It is easy to install a couple of infraredemitter and receiver at the entrance of your room and maybe you connect them to the light, but you cannot control the light in this way! You will never know how many person inside and if the room is empty or not. In this system, every thing is under control, because it is smart enough to know how many persons inside; and it can identify the direction of them, so the light will be turned OFF when the room is unoccupied; and ON otherwise! This tutorial will show you how.
Theorem of Operation:
As shown in Figure 1, Light Control System has five units:
1- Power supply to convert 240V AC into 5V DC.
2- Sensing units that convert body motion into analogue electrical signals.
3- Analogue comparator to convert analogue signals into digital signals.
4- Microcontroller to process these digital signals and send the appropriate command to the room light.
5- Relay to act as an interface between low voltage (control system and sensors) & high voltage (room light).
Sensing unit consists of infrared emitter OP295 to produce the infrared beam, & two detectors in front of the emitter to detect the infrared beam OP598. Since the main idea in this device is to know person direction; and so, to get this approach, we have to use tow pieces of infrared detector in order to
Tip: If you have a camcorder, or just a camera mobile phone, you can see the infrared light! Just point the infrared emitter at the camera then you will be able to see the infrared light in the viewfinder. If you point your remote at the camera and push a button, you will see flashing light!
identify the direction of the person as shown in Fig 2.
When Infrared beam become broken due to any body, the output signals from these detectors will be changed in unique sequence. Controller will identify the direction of the person by analyzing these signals as shown in the table at right "from 1 to 5 passed IN, 5 to 1 passed OUT":
Since detectors output signals are analogue while the controller can only process digital signals, these signals must be converted to digital through the analogue comparator LM393.
Controller will increase the number of the persons in side the room by one, or decrease it by one when the appropriate sequence of signals have occurred. If this number is greater than zero, light will be turned on otherwise it turned off.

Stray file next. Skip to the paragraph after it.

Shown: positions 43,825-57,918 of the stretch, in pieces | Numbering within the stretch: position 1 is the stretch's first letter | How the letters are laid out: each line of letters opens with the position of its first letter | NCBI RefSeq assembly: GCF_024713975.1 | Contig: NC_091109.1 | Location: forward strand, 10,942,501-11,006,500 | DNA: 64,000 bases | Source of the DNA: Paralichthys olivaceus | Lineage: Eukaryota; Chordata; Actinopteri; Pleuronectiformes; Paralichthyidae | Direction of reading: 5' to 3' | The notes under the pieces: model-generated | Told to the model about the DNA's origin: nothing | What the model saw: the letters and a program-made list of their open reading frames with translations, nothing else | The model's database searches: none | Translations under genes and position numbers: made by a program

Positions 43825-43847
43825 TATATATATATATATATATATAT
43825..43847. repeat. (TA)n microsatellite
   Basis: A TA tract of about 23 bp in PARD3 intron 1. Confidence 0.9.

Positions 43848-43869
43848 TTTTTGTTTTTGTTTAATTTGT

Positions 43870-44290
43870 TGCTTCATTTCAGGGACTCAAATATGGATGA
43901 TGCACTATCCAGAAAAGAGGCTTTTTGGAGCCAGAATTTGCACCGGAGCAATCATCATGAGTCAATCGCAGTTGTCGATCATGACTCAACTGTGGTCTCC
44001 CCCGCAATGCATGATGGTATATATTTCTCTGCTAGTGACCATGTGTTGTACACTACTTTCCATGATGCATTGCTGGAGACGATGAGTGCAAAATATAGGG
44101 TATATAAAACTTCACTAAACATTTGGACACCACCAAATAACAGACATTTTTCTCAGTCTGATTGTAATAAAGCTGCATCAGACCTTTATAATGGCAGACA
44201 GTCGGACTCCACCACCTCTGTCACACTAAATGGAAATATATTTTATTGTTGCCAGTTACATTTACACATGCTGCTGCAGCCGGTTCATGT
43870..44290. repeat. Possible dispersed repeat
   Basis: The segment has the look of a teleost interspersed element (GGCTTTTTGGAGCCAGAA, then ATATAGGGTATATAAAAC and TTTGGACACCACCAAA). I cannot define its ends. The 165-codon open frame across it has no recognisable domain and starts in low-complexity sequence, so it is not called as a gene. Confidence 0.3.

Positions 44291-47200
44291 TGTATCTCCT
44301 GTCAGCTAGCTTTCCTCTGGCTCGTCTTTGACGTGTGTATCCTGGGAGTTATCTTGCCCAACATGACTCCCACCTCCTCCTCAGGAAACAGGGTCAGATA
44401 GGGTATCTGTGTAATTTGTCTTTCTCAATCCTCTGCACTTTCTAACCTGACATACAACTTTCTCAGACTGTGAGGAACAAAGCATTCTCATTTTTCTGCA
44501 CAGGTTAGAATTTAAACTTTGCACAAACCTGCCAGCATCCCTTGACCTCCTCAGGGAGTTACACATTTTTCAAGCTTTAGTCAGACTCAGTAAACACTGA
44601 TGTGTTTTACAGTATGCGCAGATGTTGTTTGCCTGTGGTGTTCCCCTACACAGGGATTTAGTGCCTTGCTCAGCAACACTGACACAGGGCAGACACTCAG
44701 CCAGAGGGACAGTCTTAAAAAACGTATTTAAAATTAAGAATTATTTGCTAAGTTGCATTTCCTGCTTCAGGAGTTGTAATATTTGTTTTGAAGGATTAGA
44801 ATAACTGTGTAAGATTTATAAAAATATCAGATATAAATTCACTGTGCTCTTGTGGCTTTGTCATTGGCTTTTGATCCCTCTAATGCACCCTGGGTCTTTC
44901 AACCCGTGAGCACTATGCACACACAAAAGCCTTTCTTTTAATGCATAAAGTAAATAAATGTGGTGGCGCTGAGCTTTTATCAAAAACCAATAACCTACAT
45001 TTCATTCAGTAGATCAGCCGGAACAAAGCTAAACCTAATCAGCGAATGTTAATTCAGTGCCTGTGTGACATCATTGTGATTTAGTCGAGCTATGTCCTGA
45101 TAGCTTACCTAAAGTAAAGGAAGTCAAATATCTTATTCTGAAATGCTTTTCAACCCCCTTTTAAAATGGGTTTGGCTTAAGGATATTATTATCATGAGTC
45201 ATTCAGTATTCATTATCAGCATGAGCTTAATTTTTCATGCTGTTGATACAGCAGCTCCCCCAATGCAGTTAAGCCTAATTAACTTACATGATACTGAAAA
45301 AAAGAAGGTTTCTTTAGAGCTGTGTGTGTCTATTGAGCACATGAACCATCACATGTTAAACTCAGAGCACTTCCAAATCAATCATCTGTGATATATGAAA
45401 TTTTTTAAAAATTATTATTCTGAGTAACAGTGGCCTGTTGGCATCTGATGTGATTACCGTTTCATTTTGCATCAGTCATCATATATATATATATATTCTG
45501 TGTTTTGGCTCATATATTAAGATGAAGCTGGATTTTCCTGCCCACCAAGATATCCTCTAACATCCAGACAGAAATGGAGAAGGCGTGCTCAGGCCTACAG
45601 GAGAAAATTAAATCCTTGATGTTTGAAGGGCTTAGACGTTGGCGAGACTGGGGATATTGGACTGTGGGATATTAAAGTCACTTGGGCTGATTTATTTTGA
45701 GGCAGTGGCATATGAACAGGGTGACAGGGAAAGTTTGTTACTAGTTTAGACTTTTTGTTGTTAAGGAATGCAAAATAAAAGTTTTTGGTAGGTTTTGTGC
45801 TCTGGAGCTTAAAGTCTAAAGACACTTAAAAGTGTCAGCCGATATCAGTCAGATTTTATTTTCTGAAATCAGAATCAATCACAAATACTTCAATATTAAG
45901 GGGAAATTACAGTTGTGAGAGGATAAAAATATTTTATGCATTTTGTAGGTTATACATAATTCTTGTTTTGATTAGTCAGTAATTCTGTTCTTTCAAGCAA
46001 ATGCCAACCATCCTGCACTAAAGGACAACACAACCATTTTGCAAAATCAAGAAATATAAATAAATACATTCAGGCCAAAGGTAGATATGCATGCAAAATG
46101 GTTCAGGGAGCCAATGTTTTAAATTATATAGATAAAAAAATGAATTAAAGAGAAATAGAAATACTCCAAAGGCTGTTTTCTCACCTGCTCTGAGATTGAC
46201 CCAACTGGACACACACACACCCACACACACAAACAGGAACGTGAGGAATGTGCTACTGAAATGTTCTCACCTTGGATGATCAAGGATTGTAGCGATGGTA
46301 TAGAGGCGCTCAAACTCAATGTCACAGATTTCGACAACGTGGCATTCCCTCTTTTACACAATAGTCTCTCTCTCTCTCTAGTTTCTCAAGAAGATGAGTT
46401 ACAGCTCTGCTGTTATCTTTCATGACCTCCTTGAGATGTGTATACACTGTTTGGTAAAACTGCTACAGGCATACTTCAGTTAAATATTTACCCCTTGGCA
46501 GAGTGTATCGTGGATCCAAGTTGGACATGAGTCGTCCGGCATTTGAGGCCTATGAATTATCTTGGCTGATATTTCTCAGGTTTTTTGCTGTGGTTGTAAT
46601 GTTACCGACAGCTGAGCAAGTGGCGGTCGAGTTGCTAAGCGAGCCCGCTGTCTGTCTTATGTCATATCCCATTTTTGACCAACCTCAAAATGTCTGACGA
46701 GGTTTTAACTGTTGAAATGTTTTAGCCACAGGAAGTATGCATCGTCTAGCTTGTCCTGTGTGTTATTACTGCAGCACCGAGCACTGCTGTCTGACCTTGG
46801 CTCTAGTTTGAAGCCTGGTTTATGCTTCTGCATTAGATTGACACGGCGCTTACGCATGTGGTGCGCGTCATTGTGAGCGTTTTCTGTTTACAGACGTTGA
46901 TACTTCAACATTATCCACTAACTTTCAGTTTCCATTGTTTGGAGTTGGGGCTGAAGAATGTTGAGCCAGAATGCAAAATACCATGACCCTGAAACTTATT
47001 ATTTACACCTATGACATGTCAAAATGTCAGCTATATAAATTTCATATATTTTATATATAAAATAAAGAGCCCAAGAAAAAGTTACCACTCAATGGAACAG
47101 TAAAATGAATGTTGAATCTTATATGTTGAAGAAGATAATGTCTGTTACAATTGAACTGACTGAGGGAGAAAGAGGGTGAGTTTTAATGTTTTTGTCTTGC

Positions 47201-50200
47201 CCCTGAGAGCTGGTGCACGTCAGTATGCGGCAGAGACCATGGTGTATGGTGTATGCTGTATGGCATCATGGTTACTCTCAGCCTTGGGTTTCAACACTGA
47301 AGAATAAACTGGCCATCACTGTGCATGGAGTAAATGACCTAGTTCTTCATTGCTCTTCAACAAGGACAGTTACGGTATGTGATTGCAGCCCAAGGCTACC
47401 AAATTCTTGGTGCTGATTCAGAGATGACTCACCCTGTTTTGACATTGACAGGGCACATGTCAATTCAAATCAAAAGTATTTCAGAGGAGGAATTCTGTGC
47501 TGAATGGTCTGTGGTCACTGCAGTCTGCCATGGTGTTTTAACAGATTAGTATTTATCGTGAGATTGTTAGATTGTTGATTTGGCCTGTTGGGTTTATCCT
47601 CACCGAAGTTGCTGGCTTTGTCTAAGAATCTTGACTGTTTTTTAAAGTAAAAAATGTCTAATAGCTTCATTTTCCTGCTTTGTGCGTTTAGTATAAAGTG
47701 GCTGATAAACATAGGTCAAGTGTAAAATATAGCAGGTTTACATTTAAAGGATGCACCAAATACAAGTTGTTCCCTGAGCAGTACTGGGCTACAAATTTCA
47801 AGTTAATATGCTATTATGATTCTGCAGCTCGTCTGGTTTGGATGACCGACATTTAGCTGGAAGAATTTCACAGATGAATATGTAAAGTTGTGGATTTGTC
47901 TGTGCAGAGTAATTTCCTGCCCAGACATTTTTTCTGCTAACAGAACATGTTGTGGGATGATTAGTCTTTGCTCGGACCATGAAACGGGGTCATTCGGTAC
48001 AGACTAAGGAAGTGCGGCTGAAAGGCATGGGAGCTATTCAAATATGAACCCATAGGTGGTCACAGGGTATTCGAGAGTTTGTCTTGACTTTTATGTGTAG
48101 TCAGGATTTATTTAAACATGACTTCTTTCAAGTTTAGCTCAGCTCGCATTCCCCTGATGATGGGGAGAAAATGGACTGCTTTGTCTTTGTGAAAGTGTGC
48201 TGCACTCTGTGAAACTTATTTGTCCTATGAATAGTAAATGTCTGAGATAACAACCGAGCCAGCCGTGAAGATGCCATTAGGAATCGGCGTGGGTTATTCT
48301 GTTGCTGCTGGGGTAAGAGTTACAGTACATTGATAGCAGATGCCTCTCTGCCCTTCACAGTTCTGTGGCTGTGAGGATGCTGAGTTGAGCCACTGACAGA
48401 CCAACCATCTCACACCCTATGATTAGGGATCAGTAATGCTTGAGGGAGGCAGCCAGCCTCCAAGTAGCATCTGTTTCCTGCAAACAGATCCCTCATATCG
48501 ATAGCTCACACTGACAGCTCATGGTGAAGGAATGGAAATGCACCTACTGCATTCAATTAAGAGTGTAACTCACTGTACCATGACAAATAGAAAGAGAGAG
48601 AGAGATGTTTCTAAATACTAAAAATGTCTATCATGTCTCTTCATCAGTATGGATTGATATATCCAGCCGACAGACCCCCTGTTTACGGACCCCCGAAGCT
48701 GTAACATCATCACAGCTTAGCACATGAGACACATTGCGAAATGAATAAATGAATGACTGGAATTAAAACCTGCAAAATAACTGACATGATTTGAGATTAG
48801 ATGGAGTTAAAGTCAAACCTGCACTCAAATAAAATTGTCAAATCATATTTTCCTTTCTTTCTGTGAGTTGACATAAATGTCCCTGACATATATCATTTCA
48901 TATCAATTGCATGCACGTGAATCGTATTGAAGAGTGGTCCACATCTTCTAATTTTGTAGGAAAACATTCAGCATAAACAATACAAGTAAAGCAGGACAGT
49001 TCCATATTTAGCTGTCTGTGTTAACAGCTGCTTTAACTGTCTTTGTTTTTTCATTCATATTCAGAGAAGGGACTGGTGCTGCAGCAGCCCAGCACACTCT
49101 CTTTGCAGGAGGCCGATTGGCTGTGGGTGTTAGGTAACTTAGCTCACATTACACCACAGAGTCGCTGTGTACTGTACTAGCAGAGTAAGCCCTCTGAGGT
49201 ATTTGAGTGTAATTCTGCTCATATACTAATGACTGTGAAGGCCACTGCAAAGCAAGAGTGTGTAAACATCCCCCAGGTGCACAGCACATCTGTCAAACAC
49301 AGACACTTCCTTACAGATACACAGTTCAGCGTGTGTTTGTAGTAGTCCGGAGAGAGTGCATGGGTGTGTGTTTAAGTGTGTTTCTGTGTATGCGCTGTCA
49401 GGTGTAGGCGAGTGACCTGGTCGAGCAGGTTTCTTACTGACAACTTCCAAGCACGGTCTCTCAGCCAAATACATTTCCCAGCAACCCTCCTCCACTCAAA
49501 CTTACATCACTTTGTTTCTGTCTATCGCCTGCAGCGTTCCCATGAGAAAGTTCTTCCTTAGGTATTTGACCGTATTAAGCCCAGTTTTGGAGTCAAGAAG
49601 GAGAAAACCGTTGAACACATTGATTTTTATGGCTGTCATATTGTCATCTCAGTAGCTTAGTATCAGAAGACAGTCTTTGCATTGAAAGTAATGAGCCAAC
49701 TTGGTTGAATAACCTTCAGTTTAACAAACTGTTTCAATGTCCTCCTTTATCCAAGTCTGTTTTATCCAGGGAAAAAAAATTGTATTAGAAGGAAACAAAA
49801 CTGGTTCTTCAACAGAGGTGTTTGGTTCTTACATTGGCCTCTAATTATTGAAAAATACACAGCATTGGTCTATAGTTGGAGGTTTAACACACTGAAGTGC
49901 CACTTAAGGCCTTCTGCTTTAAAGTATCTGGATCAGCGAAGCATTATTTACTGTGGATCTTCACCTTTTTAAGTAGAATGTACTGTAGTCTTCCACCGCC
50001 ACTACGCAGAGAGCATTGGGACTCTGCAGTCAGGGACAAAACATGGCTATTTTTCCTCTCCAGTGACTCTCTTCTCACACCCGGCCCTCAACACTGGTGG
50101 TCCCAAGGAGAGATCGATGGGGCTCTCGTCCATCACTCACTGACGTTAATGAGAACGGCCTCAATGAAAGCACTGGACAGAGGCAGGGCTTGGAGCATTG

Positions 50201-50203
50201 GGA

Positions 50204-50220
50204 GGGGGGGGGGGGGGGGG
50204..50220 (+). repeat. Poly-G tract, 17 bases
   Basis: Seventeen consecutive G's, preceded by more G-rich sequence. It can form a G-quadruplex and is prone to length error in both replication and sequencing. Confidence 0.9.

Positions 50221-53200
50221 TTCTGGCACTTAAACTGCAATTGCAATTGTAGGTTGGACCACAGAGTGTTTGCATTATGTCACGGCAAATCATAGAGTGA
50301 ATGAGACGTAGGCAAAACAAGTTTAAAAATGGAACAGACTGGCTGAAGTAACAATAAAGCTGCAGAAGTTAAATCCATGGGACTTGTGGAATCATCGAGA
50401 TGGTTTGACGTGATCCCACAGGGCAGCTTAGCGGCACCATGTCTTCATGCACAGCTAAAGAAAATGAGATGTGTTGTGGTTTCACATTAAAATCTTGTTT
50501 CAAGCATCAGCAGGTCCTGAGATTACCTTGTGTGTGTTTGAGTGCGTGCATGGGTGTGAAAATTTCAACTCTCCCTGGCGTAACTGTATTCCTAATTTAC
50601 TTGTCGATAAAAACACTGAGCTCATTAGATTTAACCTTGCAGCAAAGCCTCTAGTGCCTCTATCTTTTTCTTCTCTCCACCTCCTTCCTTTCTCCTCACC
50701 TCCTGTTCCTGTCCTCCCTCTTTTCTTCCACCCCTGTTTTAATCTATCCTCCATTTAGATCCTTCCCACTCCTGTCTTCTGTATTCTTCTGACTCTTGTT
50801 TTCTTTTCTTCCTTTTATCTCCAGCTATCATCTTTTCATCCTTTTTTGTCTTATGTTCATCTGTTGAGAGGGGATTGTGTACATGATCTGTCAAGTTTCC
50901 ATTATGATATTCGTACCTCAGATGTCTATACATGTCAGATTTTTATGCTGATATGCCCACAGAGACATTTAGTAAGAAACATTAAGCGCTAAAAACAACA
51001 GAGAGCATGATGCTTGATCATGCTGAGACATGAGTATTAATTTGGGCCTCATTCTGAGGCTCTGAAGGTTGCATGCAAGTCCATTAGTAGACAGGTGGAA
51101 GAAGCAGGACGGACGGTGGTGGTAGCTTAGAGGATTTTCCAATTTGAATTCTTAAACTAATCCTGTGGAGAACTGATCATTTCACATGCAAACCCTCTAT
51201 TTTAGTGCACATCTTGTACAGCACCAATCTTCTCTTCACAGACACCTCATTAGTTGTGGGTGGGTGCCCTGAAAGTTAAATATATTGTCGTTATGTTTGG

After this, controller will stop scan sensors for one second to allow the whole body to pass. Fig 3 describe the whole algorithm
Sensors circuit is so sensitive in Light Control System, that mean any external noise or any small variation in voltage will change the sensors circuit status. While these signals are changing due to these reasons, microcontroller will assume that some one pass in front of sensor and so a fault will occur. In order to solve this problem I have used soft and hard components "capacitors" to make Light Control System stable as much as possible. A soft component is an algorithm in the control code to separate the noises signals from the real signals.
– You have to isolate detectors from any kind of light, except the infrared radiation.
– Use TIP110 to drive relay current; it has Base-Emitter Shunt Resistors built in. Diode D1 is acting as a freewheeling diode.
– Analogue reference voltage should be less than voltage produced by the detectors; otherwise, the system will not function properly . "Less than 0.1V is recommended"
– The maximum speed of the body to be detected by the Light control System is 1.67 meter\second = 0.462 Km\Hour this value is accurate only if the depth of the passing body in front of sensors is equal to the distance between these two infrared receiver, if this depth is more, the maximum speed will be increased.
– Light Control System is unable to detect any body with a depth less than the distance between 2 receiver.
– By adding an auxiliary switch, Light Control System can be disabled if any failure has occurred after installing. This auxiliary switch disables the functionality of Light Control System and restores the wall light switch to the previous state as shown in figure 4.